Royal Dutch Shell Plc is under pressure to reward the faith of the more than 80 percent of shareholders who shrugged off the risks from slumping oil prices to back its record acquisition of BG Group Plc.
That won’t be easy: the rout in crude has cut the value of Europe’s biggest oil company to the lowest in more than 10 years and raised investor concerns that its dividend is unsustainable. Chief Executive Officer Ben Van Beurden, who expended a lot of political capital convincing investors that BG will help Shell ride the downturn, has to deliver promised benefits from liquefied natural gas to deepwater oil production as billions of dollars of cash flow is choked off.
“The acquisition of BG must be a springboard for change within the company,” said Chris Wheaton, an analyst at Allianz Global Investors, which backed the deal. “The group needs to become quicker to react, simpler, more efficient, and more focused on cash generation for shareholders to cope with the brutal reality of a more volatile and lower oil price than the world has seen over the last decade.”
While the acquisition will see the combined entity leapfrog Chevron Corp. to become the largest non-state oil company after Exxon Mobil Corp., its market value may be below that of Shell before the collapse in crude prices.
Chief Financial Officer Simon Henry said the purchase is positive for cash flow at any crude price, although the decline from $50 a barrel to $30 cuts $8 billion a year from the flows generated by the enlarged company.
“The BG deal will add to our cash flow at any oil-price environment,” Henry told shareholders in The Hague before they voted for the deal on Wednesday. Some of the economics of the transaction “may indeed be stretched in a low oil-price environment” over the next two years, he said.
The slump has been brutal for Shell and other oil producers. The company’s returns from its assets went negative last year for the first time since 1987, according to a report this week from Sanford C. Bernstein & Co.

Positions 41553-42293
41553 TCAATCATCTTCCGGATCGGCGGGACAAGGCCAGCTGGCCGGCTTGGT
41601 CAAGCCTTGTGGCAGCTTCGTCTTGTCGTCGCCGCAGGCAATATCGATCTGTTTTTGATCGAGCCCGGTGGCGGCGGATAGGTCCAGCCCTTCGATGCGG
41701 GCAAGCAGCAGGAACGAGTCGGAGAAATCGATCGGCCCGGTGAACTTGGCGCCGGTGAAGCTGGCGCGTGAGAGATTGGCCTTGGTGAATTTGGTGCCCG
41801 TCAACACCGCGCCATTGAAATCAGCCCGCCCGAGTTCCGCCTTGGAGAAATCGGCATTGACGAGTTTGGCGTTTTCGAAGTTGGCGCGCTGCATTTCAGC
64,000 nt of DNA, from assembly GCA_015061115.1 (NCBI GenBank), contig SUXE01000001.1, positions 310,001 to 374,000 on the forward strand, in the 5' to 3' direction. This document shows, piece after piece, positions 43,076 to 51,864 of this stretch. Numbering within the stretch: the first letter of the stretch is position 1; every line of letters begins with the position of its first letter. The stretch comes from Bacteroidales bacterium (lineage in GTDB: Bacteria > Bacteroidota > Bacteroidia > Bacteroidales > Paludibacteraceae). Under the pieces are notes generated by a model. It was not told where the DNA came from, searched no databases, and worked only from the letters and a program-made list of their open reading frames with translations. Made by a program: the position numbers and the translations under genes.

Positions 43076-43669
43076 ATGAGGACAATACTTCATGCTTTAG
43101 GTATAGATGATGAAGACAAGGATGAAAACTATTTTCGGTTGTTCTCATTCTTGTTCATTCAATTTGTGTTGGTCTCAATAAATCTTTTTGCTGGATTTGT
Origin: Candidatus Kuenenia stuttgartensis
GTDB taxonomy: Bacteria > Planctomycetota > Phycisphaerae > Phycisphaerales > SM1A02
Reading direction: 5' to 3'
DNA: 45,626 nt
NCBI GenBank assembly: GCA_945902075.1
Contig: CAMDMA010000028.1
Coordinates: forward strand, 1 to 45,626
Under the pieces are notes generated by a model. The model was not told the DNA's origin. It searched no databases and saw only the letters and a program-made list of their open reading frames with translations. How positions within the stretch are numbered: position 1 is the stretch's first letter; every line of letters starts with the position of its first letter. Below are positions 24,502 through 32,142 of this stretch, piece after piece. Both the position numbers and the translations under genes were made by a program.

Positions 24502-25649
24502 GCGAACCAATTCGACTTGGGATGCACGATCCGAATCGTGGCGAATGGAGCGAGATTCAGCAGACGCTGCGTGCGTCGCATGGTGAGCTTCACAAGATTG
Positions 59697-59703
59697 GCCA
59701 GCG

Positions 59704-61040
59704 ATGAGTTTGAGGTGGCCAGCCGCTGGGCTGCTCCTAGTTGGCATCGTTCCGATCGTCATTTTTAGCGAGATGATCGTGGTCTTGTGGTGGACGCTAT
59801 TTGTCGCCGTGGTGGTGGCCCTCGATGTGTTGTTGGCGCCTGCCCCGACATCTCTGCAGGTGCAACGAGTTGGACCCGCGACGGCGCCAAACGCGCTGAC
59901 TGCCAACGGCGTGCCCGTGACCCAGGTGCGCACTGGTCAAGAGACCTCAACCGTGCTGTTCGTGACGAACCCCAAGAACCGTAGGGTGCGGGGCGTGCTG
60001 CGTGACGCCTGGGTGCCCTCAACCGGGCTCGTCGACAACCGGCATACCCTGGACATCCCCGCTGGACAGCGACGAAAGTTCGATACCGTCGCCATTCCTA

Oil’s more than 70 percent decline since June 2014 has forced companies to write off the value of assets worth billions of dollars. Shell booked a $7.9 billion writedown in the third quarter of last year after abandoning projects in Alaska and Canada.
Another metric CEO Van Beurden and CFO Henry will be looking to improve is the return on invested capital, which has dropped to the lowest in more than 15 years. The ratio, showing the profitability of funds invested, turned negative in the quarter through September, even as Shell’s returns exceeded those of European rival BP Plc.
Inevitably, those deteriorating metrics are flowing through to the bottom line. Shell last week said it expects fourth-quarter profit to decline by at least 42 percent from a year earlier, after net income dropped to the lowest in more than six years in the preceding three months.
While these problems persist, investors have voted through Shell’s acquisition of BG because it adds to production and reserves and makes the company the largest LNG trader.
Shell says the deal will also enhance its ability to pay dividends. The oil slump has sent Shell’s dividend yield to the highest level in 20 years, above 8 percent — a sign that some investors see the payout at risk.
“The oil sector’s financial metrics have been hurt by oil prices,” said Jason Gammel, a London-based analyst with Jefferies International. “Shell will need to demonstrate over the next six months what action they can take to underpin the dividend. They will also have to push ahead with the divestitures to protect the balance sheet.”
Other shareholders will be harder to convince in an era of lower-for-longer prices.
“We feel that the downside risks have not been fully reflected,” Paul Koster, head of Dutch investor group VEB, said before the vote in The Hague. “We would like a better understanding on the importance of cash flow. We are concerned, we can’t find enough data on what will happen if oil prices stay low for five years, as low as they are now.”